Every winter, many people have to deal with the frustration of a frozen septic system. Dry soil conditions, very cold air temperatures and a lack of snow cover during an extended period all contribute to the problem, according to Tom Scherer, North Dakota State University Extension Service agricultural engineer for water quality and irrigation.
“A frozen septic system can be a real headache in the middle of the winter,” he says. “With a little effort now, many potential freezing problems can be eliminated. Take the time to examine your system.”
Fresh snow is an excellent insulator. Ten inches of fresh, fluffy snow containing about seven per cent water is approximately equal to a six-inch layer of fibreglass insulation with an R-value of R-18.
“Of course, the insulating capacity of snow will decrease as it becomes compacted, but any accumulation over 12 inches will provide significant frost protection,” Scherer says. “So when there is very little snow to cover bare soil or mowed areas, frost will penetrate deep into the ground.”
A typical septic system has four main parts where freezing problems can occur:
- The pipe from the house to the septic tank;
- The septic tank and, for some systems, a pump lift station;
- The pipe from the septic tank to the soil treatment system;
- The soil treatment system.
A common problem area is the point where the pipe from the house to the septic system exits the basement wall. During a cold winter, if the house sewer pipe is less than four feet below the ground’s surface where it leaves the house and it does not have added insulation, problems with freezing likely will occur. Often, the wind keeps snow from accumulating next to the north and west sides of the house, allowing frost to penetrate deeper in those areas.
If the main sewer line from the house is on the north or west side, then water fixtures that produce continuous but low flow rates, such as dripping faucets, high-efficiency furnaces and leaking toilets, will freeze where the pipe leaves the basement wall. An ice dam will form until it blocks the pipe. This problem also occurs when people do some landscaping and remove soil above the home’s sewer line.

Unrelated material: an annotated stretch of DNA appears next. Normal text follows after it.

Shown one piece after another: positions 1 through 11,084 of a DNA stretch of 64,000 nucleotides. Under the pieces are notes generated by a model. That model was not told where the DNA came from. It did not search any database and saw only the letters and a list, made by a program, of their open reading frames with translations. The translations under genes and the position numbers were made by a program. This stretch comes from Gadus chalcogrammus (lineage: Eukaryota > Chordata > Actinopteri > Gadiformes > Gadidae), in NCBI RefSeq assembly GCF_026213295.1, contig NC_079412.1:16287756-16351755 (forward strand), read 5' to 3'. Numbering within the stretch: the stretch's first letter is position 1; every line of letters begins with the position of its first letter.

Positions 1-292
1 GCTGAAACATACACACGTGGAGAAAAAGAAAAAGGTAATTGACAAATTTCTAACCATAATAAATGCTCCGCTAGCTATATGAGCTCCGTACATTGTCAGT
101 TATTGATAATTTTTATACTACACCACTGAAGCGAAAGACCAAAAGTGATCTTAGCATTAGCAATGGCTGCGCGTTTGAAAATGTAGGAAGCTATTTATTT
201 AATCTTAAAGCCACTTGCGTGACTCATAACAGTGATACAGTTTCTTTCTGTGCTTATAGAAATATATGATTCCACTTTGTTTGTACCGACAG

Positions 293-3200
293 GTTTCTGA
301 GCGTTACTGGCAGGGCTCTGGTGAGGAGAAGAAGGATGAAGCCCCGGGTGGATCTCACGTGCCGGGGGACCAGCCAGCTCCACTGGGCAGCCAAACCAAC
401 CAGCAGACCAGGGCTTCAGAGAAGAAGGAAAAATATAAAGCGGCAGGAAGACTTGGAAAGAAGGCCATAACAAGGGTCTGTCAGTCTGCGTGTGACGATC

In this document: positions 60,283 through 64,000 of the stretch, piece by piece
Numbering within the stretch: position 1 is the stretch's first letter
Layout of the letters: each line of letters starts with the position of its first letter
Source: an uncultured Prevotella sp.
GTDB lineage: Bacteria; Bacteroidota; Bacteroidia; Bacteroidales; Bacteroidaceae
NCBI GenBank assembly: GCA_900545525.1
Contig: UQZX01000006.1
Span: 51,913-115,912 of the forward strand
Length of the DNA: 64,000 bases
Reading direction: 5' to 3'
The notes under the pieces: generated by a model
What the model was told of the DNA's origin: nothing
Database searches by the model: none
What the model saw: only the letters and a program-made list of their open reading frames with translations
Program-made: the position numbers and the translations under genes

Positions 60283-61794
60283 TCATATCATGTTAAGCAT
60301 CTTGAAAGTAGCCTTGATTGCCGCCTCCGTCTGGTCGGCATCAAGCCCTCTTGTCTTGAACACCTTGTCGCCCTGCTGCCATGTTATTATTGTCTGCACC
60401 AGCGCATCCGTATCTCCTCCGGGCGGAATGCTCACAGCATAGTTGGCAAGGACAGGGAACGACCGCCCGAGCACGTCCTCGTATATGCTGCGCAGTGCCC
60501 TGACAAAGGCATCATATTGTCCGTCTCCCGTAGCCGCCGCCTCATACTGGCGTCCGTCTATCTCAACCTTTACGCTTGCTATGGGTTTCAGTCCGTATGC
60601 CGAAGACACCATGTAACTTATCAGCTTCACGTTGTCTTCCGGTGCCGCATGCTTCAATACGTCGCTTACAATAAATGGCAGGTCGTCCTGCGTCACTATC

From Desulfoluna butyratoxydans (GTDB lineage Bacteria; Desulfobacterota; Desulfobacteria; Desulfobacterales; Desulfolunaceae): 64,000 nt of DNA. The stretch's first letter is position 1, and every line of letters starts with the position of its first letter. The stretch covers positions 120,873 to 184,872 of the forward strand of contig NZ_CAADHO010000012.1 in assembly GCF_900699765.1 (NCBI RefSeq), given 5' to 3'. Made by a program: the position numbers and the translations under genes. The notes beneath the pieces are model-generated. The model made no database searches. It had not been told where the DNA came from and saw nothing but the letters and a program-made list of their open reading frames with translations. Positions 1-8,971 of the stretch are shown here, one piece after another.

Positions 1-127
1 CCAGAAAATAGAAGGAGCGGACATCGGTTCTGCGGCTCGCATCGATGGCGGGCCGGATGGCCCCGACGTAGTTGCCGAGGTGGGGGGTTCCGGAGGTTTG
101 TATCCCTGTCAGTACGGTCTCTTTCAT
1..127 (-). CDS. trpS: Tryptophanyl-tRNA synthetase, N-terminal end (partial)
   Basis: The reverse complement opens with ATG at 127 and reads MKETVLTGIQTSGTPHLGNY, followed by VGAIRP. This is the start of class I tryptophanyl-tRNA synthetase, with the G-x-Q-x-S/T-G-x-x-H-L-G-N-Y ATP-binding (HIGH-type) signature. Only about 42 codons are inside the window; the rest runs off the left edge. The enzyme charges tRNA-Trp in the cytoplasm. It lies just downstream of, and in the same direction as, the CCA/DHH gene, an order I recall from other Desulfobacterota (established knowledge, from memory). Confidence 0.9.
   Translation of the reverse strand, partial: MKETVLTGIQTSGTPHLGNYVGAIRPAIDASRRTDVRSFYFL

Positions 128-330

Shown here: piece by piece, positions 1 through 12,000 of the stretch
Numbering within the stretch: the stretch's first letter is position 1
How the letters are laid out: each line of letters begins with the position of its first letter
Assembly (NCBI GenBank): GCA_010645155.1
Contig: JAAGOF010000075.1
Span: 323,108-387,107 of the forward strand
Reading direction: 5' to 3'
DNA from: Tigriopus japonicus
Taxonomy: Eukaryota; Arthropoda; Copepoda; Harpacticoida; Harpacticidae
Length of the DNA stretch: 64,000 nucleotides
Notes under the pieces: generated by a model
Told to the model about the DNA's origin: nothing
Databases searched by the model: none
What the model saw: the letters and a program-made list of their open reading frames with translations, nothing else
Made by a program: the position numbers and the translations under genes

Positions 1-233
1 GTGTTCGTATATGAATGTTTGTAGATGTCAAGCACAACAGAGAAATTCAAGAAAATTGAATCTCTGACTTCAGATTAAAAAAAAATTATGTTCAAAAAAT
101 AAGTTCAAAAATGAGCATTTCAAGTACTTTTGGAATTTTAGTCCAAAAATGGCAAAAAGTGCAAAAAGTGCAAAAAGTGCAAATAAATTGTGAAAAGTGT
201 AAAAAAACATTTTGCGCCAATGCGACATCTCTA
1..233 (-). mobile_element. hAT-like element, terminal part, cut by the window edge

“If you have experienced this problem, first fix any leaky fixtures in the house,” Scherer says. “Next, place some type of insulating material (hay, straw, bags of leaves, etc.) at least a foot thick and at least five feet wide over the sewer line exit point and shovel snow over the area or place a snow fence in the area to trap snow.”
Water holds a great deal of heat, and with daily use, septic tanks rarely freeze, even in the coldest weather. However, when the house is vacant for a week or more, water does not enter the tank to keep it warm and it may freeze.
If you have a septic system that is used infrequently during the winter, place a layer of insulating material at least a foot deep over the tank and extend the layer at least five feet past the edges of the tank. Using a snow fence to trap snow over the tank also will help.
The pipe from the septic tank to the soil treatment area is subject to the same problems as the pipe from the house to the septic tank. A lack of slope, which results in slow water movement, is another problem that may cause freezing in this pipe. Often, water will freeze in the distribution boxes for the drainfield laterals. An insulating layer above these critical places likely will prevent freezing problems.
The pipe may slump due to soil settling or vehicle traffic, which can form another place for water to collect and freeze. Often, the pipe slumps right next to the septic tank due to soil settling around the tank after construction.
The soil treatment system (often called the drainfield) is subject to freezing if the area above it is always wet and soggy. This condition indicates that the effluent is not infiltrating properly and you may have other problems with the drainfield. If your drainfield is soggy or wet, bring in a septic system installer for a professional examination. The solution may be simple and inexpensive or it could be complicated and require extensive renovation of the drainfield.
A new septic system (tank and drainfield) where the soil is bare commonly has freezing problems the first year. A thick insulating layer over all bare soil generally will prevent a frozen system. Insulating distribution boxes and around exposed inspection pipes, risers and the manhole is especially important.
Don’t drive any vehicles, such as ATVs, snowmobiles or automobiles, over any part of the septic system during the winter because compacted snow will not insulate nearly as well as undisturbed snow. For the winter months, place a snow fence or other suitable barrier around the drainfield to discourage any traffic in the area and help maintain a thicker layer of snow insulation.
“If we do happen to get a good layer of snow, don’t get carried away while plowing and remove the snow cover from any part of the septic system,” Scherer cautions.